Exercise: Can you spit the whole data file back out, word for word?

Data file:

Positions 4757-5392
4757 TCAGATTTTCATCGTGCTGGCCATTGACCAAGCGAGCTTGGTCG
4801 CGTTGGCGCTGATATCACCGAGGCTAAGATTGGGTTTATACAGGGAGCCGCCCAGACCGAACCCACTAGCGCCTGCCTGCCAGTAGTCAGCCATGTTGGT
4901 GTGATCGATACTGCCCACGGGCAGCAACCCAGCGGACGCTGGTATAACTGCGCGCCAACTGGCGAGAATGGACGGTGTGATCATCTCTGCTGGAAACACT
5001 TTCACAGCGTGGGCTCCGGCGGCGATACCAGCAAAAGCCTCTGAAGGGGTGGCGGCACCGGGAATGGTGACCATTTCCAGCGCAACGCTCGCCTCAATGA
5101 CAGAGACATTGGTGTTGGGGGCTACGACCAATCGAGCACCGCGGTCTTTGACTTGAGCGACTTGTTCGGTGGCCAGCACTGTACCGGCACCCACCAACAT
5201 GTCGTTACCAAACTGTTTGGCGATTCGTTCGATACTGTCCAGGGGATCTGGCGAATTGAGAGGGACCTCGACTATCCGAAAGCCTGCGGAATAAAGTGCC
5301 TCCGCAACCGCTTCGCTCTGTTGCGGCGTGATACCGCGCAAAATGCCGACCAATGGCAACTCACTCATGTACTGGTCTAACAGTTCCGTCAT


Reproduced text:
Positions 4757-5392
4757 TCAGATTTTCATCGTGCTGGCCATTGACCAAGCGAGCTTGGTCG
4801 CGTTGGCGCTGATATCACCGAGGCTAAGATTGGGTTTATACAGGGAGCCGCCCAGACCGAACCCACTAGCGCCTGCCTGCCAGTAGTCAGCCATGTTGGT
4901 GTGATCGATACTGCCCACGGGCAGCAACCCAGCGGACGCTGGTATAACTGCGCGCCAACTGGCGAGAATGGACGGTGTGATCATCTCTGCTGGAAACACT
5001 TTCACAGCGTGGGCTCCGGCGGCGATACCAGCAAAAGCCTCTGAAGGGGTGGCGGCACCGGGAATGGTGACCATTTCCAGCGCAACGCTCGCCTCAATGA
5101 CAGAGACATTGGTGTTGGGGGCTACGACCAATCGAGCACCGCGGTCTTTGACTTGAGCGACTTGTTCGGTGGCCAGCACTGTACCGGCACCCACCAACAT
5201 GTCGTTACCAAACTGTTTGGCGATTCGTTCGATACTGTCCAGGGGATCTGGCGAATTGAGAGGGACCTCGACTATCCGAAAGCCTGCGGAATAAAGTGCC
5301 TCCGCAACCGCTTCGCTCTGTTGCGGCGTGATACCGCGCAAAATGCCGACCAATGGCAACTCACTCATGTACTGGTCTAACAGTTCCGTCAT